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BLM limits wilderness-protection policy

Agency won't treat land as wilds until Congress says so

WASHINGTON — Enforcing a Utah court settlement nationwide, the Bureau of Land Management halted Monday treating any land as if it were formal wilderness — unless Congress has actually given it that status or made it a formal wilderness study area.

That move was feared, but expected, for months by environmental groups. They contend that millions more wild acres in Utah and the West need special BLM safeguards to prevent development and allow future wilderness designation.

But BLM Deputy Director Jim Hughes — who issued the order — told the Deseret Morning News that new rules follow the law and end what had been illegal rules by the Clinton administration that gave unfair emphasis to protecting wilderness values in the land-planning process.

"The process was tilted too much toward wilderness values. It appeared to many that it administratively created WSAs (wilderness study areas)," he said. "Now we have a level playing field for all of the multiple land use values that we consider."

Environmental groups, such as the Coalition for America's Wilderness, said Thursday evening they were studying the new BLM orders before responding.

The BLM agreed to take such action last April to settle a lawsuit by Utah challenging the Clinton rules. The new rules issued Monday affect not just Utah but the nation.

That is one reason environmental groups dislike Utah Gov. Mike Lea-

vitt — who instigated the lawsuit — and oppose his nomination to head the Environmental Protection Agency. The new orders come just before the Senate Environment and Public Works Committee is scheduled to vote on Leavitt's nomination Wednesday.

Utah has 3.2 million acres of formal WSA's created by Congress on BLM land. However, environmental groups have proposed a total of 9 million acres as Utah wilderness. The BLM, under Clinton rules, started banning motor vehicles and any "impairment" to wilderness values there.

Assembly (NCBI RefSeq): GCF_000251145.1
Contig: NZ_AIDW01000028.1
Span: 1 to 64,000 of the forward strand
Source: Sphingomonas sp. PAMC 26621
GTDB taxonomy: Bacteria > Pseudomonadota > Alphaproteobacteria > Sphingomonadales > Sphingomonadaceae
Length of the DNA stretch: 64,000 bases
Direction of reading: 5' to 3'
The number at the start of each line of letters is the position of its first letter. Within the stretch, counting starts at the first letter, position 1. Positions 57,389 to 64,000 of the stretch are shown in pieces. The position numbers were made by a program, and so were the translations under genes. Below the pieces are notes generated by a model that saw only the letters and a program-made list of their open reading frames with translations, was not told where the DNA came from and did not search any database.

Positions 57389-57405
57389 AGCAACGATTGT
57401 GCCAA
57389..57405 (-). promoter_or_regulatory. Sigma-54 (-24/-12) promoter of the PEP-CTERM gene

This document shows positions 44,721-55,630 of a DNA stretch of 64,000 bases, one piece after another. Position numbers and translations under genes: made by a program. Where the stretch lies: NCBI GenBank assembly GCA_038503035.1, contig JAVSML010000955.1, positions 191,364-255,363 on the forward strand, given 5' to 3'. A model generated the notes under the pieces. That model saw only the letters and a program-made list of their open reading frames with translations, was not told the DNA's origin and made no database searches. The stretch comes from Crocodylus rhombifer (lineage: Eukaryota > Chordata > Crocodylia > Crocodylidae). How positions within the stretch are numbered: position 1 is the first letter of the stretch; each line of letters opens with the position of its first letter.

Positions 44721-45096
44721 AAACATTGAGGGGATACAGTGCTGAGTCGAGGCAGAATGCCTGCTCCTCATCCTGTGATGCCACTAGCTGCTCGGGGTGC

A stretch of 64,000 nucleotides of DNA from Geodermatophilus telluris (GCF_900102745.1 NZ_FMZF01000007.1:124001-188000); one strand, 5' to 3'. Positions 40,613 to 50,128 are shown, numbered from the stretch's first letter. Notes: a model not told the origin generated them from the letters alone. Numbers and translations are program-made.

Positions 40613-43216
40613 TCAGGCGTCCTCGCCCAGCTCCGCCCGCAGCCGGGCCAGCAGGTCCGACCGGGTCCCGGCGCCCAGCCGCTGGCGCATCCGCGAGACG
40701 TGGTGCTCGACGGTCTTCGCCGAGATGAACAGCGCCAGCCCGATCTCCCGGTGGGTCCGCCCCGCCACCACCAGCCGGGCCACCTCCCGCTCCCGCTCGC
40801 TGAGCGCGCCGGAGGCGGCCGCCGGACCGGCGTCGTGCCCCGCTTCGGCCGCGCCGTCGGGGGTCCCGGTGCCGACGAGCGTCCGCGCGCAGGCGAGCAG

Utah, the Utah Association of Counties and the School and Institutional Trust Lands Administration had filed a lawsuit arguing the BLM overstepped its authority, and Bush administration lawyers at the BLM agreed in April.

The BLM ordered Monday that land-use plans completed after April 14 "will not designate any new WSAs nor manage any additional lands under the . . . non-impairment standard."

However, it said the BLM "may continue to inventory public lands for resources or other values, including wilderness characteristics, as a part of managing the public lands and land-use planning."

Also, environmental groups — or any other interests — may petition for changes in current land-use plans with new information, such as their own land inventories. However, existing plans remain in effect until the review process concludes.

"BLM will not manage those lands (being reviewed) . . . as if they are or may become congressionally designated wilderness areas, but through the planning process BLM may manage them using special protections to protect wilderness characteristics," the order said.

Hughes said the rules allow a wide spectrum of possible use decisions.

"First, other multiple uses could be found to outweigh wilderness characteristics," and plans would then allow such things as development, mining or off-road vehicle use, he said.

"Second, it might emphasize the other uses but still give special protections to mitigate the impacts on wilderness characteristics. Third, it might emphasize wilderness over the other values. . . . It's not limited to those three possibilities. Any mixture along that spectrum is possible."

Hughes added that the BLM is currently developing 65 land use plans at various BLM areas nationally and expects to begin another 15 this year. He said others may come as affected groups seek them and bring in new information.


E-MAIL: lee@desnews.com